To develop and calibrate USProb we used 545 TRMM orbits during the period of 1 January–30 April 1999 over the region defined by latitude 5°N–16°S and longitude 76°–48°W. We used the surface rain and rain type from PR (TRMM product 2A25, version 6) and the 19V-, 22V-, and 85V,H-GHz TMI brightness temperatures (TRMM product 1B11, version 6; the subscripts V and H denote vertical and horizontal polarization, respectively). The data were also interpolated to a grid size of 0.1° × 0.1° (approximately 11 km × 11 km) to account for the different sensor resolutions, which can vary from 7 km × 5 km (85-GHz TMI channels) to 30 km × 18 km (19-GHz TMI channels) at preboost conditions. Although only the 85-GHz channels are used to actually derive rainfall rates, the 19- and 22-GHz channels are used on the screening routine. A complete and detailed reference on the TRMM instruments is given by Kummerow et al. (1998). This dataset is also used to study the system characteristics presented in section 5.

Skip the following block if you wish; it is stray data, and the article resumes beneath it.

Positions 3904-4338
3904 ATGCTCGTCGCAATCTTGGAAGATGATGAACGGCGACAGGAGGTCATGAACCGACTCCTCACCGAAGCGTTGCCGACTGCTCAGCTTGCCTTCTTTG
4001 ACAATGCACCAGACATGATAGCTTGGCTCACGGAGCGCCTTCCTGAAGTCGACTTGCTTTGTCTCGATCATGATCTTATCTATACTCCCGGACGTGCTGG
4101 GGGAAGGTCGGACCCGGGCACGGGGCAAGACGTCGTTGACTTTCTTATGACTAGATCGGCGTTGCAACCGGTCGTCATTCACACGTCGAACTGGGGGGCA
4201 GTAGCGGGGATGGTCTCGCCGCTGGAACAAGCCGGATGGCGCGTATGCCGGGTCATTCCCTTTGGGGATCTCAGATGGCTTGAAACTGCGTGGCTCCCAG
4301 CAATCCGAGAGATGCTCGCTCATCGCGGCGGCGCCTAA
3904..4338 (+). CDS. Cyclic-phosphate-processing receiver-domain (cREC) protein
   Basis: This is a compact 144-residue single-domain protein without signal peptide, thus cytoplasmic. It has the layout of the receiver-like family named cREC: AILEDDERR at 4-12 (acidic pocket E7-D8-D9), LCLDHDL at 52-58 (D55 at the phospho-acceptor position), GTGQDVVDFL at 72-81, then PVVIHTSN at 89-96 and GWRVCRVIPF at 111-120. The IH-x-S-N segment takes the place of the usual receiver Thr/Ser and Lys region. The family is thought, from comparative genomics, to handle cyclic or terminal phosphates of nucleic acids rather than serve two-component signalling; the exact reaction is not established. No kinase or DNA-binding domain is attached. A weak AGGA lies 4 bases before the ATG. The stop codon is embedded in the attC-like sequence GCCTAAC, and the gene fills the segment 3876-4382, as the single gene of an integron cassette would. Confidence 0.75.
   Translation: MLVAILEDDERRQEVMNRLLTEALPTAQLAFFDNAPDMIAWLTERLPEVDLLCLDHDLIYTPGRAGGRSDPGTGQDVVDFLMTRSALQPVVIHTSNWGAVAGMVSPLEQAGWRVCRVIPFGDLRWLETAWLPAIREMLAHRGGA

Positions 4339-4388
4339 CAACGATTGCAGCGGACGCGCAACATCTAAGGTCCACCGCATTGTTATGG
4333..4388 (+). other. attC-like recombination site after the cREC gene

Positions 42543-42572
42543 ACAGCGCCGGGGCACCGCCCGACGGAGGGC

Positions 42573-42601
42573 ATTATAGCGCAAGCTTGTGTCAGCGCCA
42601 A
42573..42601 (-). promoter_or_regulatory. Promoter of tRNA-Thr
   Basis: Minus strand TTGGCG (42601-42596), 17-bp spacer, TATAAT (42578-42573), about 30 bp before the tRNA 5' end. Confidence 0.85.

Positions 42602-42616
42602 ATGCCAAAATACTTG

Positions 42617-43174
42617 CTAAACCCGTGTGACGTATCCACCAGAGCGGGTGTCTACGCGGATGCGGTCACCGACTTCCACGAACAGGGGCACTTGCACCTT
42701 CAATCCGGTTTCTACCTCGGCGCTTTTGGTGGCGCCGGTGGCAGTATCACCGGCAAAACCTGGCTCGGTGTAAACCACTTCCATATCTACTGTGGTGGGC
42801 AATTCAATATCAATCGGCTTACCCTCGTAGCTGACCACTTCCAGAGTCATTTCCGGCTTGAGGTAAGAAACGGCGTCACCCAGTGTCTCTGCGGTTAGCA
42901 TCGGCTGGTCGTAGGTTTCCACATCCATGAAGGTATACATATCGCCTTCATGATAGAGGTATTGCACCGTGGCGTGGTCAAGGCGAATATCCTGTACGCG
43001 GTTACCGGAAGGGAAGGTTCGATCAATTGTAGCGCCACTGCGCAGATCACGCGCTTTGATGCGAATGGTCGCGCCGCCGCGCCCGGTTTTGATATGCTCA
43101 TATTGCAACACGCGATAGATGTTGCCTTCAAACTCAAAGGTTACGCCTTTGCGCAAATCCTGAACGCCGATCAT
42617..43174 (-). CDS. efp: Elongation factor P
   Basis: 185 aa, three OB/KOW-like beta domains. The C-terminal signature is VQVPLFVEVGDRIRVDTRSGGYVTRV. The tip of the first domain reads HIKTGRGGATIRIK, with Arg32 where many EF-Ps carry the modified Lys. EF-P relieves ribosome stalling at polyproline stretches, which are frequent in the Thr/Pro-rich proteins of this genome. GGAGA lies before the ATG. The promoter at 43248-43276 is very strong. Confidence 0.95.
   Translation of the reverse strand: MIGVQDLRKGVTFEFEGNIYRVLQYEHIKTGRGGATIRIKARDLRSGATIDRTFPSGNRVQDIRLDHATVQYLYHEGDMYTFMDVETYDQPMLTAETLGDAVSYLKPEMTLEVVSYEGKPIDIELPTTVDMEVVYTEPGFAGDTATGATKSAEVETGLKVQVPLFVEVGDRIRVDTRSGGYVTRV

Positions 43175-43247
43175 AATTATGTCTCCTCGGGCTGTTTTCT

USProb relies on a probabilistic statistical method that correlates PCT and RR for different precipitating systems. The PCT is helpful in removing cold background signatures from wet surfaces such as rivers and lakes that can be confused with clouds. Although microwave emissivities of surface water bodies are a strong function of polarization, radiation that is emitted or scattered by clouds is only slightly polarized. Therefore, for the same frequency, clouds present nearly the same brightness temperature on both horizontal and vertical channels, but wet surfaces, on the other hand, will present significant differences between vertically and horizontally polarized brightness temperatures.